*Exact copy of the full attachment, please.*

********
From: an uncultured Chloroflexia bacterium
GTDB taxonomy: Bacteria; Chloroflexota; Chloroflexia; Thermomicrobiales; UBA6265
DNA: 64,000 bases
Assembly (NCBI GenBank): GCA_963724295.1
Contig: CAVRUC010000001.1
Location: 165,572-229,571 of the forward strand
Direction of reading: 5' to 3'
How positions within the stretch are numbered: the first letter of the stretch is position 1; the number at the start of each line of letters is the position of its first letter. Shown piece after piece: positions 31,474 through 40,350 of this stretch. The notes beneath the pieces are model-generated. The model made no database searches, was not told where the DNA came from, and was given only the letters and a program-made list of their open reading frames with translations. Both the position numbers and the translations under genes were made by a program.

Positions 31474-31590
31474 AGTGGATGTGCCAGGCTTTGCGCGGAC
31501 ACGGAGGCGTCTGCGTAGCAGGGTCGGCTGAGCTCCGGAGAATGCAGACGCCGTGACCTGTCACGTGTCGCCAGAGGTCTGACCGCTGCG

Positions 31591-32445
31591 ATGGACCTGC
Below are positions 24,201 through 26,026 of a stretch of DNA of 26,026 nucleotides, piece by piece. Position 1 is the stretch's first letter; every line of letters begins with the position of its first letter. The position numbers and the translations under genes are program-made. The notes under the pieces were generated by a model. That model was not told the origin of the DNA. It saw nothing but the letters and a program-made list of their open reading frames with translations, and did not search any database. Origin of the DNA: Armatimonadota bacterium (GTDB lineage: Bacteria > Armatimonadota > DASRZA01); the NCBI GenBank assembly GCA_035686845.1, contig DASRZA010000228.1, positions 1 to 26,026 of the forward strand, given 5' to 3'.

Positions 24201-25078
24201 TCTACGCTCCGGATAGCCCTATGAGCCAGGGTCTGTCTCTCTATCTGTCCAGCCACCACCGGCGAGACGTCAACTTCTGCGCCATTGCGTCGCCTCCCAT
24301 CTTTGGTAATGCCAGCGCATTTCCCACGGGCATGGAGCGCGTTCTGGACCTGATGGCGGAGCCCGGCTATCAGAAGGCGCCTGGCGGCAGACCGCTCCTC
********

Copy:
From: an uncultured Chloroflexia bacterium
GTDB taxonomy: Bacteria; Chloroflexota; Chloroflexia; Thermomicrobiales; UBA6265
DNA: 64,000 bases
Assembly (NCBI GenBank): GCA_963724295.1
Contig: CAVRUC010000001.1
Location: 165,572-229,571 of the forward strand
Direction of reading: 5' to 3'
How positions within the stretch are numbered: the first letter of the stretch is position 1; the number at the start of each line of letters is the position of its first letter. Shown piece after piece: positions 31,474 through 40,350 of this stretch. The notes beneath the pieces are model-generated. The model made no database searches, was not told where the DNA came from, and was given only the letters and a program-made list of their open reading frames with translations. Both the position numbers and the translations under genes were made by a program.

Positions 31474-31590
31474 AGTGGATGTGCCAGGCTTTGCGCGGAC
31501 ACGGAGGCGTCTGCGTAGCAGGGTCGGCTGAGCTCCGGAGAATGCAGACGCCGTGACCTGTCACGTGTCGCCAGAGGTCTGACCGCTGCG

Positions 31591-32445
31591 ATGGACCTGC
Below are positions 24,201 through 26,026 of a stretch of DNA of 26,026 nucleotides, piece by piece. Position 1 is the stretch's first letter; every line of letters begins with the position of its first letter. The position numbers and the translations under genes are program-made. The notes under the pieces were generated by a model. That model was not told the origin of the DNA. It saw nothing but the letters and a program-made list of their open reading frames with translations, and did not search any database. Origin of the DNA: Armatimonadota bacterium (GTDB lineage: Bacteria > Armatimonadota > DASRZA01); the NCBI GenBank assembly GCA_035686845.1, contig DASRZA010000228.1, positions 1 to 26,026 of the forward strand, given 5' to 3'.

Positions 24201-25078
24201 TCTACGCTCCGGATAGCCCTATGAGCCAGGGTCTGTCTCTCTATCTGTCCAGCCACCACCGGCGAGACGTCAACTTCTGCGCCATTGCGTCGCCTCCCAT
24301 CTTTGGTAATGCCAGCGCATTTCCCACGGGCATGGAGCGCGTTCTGGACCTGATGGCGGAGCCCGGCTATCAGAAGGCGCCTGGCGGCAGACCGCTCCTC